by Elizabeth Leuin
Senator Debbie Stabenow (D-MI), ranking member of the Senate Agriculture Committee, recently proposed the nation’s most comprehensive urban agriculture legislation. The Urban Agriculture Act of 2016 will increase economic opportunities for new urban farmers, expand access to existing USDA support programs, and create incentives for innovative agricultural research.
Urban and peri-urban agriculture (UPA), or farming within and around cities, is a rapidly growing sector of the nation’s food system. The U.N. Food and Agriculture Organization estimates 800 million people practice urban agriculture worldwide. In the U.S., a burgeoning local food movement and an increasingly urbanized society are driving a steady rise in the city farming population.
Vertical farming, stacking plants in tall rows to allow for denser production, is one way urban agriculture is exploring innovative scaling opportunities to ensure greater yields while allowing local food systems to develop. As alternatives to traditional agriculture gain momentum in both academia and popular culture, UPA is quickly becoming a viable component of a diverse sustainable agriculture paradigm. From innovative techniques like vertical farming to more traditional practices in nontraditional locations, UPA encompasses a wide range of practices, including rooftop gardens, aquaculture, community plots in abandoned land, and livestock grazing in open space. Potential benefits include greater food access and alleviated food deserts, new regional markets, increased community engagement, energy efficiency, and bringing new farmers into the labor market.
The Agriculture Act of 2016 includes farm enterprise development, environment measures, research and technology, designating the USDA as the agency responsible for implementation and developing policy details. Policy highlights are below, distilled into broad categorical objectives:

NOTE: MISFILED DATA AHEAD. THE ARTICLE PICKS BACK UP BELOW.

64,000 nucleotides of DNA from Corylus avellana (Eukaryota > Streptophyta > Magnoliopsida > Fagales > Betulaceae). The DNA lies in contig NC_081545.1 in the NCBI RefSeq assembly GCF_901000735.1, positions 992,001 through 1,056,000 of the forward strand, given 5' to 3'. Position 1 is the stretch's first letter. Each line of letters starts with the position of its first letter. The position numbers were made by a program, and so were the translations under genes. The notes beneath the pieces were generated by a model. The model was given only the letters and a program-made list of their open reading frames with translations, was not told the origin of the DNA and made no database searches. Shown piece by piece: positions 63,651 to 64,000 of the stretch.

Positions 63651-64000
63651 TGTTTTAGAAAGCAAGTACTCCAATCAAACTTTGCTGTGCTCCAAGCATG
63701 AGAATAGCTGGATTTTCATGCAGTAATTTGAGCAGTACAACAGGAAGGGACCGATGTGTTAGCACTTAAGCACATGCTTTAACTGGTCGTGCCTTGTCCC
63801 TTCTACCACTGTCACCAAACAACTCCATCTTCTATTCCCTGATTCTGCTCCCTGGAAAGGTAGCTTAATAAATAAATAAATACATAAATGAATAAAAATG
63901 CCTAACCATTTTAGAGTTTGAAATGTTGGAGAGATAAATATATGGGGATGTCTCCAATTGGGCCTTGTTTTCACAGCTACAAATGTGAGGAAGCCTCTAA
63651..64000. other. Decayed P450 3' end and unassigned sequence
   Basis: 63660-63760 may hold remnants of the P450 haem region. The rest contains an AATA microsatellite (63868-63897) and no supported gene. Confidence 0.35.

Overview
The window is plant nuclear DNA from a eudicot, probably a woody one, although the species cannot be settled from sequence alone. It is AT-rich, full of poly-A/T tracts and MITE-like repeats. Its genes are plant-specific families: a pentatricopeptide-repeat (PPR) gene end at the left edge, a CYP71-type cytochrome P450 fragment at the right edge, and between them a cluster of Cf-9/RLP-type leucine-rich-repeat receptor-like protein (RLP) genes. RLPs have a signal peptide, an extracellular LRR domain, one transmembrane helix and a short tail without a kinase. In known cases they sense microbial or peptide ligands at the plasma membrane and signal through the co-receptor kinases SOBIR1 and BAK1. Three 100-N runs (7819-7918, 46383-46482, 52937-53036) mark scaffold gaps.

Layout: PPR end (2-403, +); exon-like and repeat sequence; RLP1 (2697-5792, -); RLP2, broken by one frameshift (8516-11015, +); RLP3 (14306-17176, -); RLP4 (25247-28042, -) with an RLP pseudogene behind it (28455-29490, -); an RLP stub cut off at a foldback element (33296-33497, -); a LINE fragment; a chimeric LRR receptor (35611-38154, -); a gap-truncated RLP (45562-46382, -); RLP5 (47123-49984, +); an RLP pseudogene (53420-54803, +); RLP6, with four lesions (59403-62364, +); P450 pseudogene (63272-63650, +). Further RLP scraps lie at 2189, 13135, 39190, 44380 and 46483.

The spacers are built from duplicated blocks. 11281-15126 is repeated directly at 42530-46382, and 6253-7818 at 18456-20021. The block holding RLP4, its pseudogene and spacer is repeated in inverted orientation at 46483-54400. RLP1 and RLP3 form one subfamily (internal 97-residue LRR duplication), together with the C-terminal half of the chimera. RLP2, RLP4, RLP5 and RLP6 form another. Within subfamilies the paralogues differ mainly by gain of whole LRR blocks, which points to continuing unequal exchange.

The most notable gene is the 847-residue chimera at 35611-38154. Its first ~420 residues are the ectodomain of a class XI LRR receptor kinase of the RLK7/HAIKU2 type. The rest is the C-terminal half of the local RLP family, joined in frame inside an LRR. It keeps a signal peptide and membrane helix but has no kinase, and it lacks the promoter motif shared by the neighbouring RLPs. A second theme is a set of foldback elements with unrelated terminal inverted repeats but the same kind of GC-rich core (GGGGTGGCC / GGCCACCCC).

Healthy Food Access:
· Creates incentives for farmers who use sustainable practices and commit to supplying healthy food to their communities
· Invests $5 million in community garden development
Economic Development and Financial Support:
· Pilots professional development and mentorship programs for beginning urban farmers
· Increases access to risk management tools and loans for farm equipment
· Introduces national soil testing and contaminated soil remediation program
· Pilots projects to strengthen links between good environmental practices, healthy food, and public health outcomes
· Outlines programs to increase community composting
Data, Research, and Outreach:
· Creates the “Office of Urban Agriculture” to be housed within the USDA
· Commissions a census and impact studies of urban agriculture in the U.S.
· Invests $10 million in research to explore market opportunities and new technologies
Though Senator Stabenow introduced the act as a separate bill, she stated in a call with reporters, “This is a bill to start the conversation and create the broad support [that] I think we will have in including urban farming as part of the next farm bill.”
It is unlikely her proposal will pass in its current form, but Stabenow emphasized the value of discussing policies now that could improve urban farmer livelihoods in the next farm bill, due in 2018. She said, “It’s not about introducing something at the last minute. We want to be at the beginning of the process so that we’re part of the whole strategy on what the overall farm bill looks like.”
The Urban Agriculture Act has support from national farming groups including the National Farmers Union and American Farm Bureau Federation. However, opposition from rural farmers may rise if USDA support programs do not increase in funding, as rural and urban farmers will need to compete for the same limited resources. The Congressional Budget Office has not yet released a cost estimate for the bill in its current form.
Though substantial modifications and cuts are expected before this or similar laws are adopted by Congress, Senator Stabenow’s announcement reflects the explosive growth of non-traditional agriculture and publicizes the need for developing federal support.
Elizabeth Leuin is a Master of Public Policy candidate at the Goldman School of Public Policy. Before coming to GSPP Elizabeth was an Agribusiness Advisor with the Peace Corps in Cameroon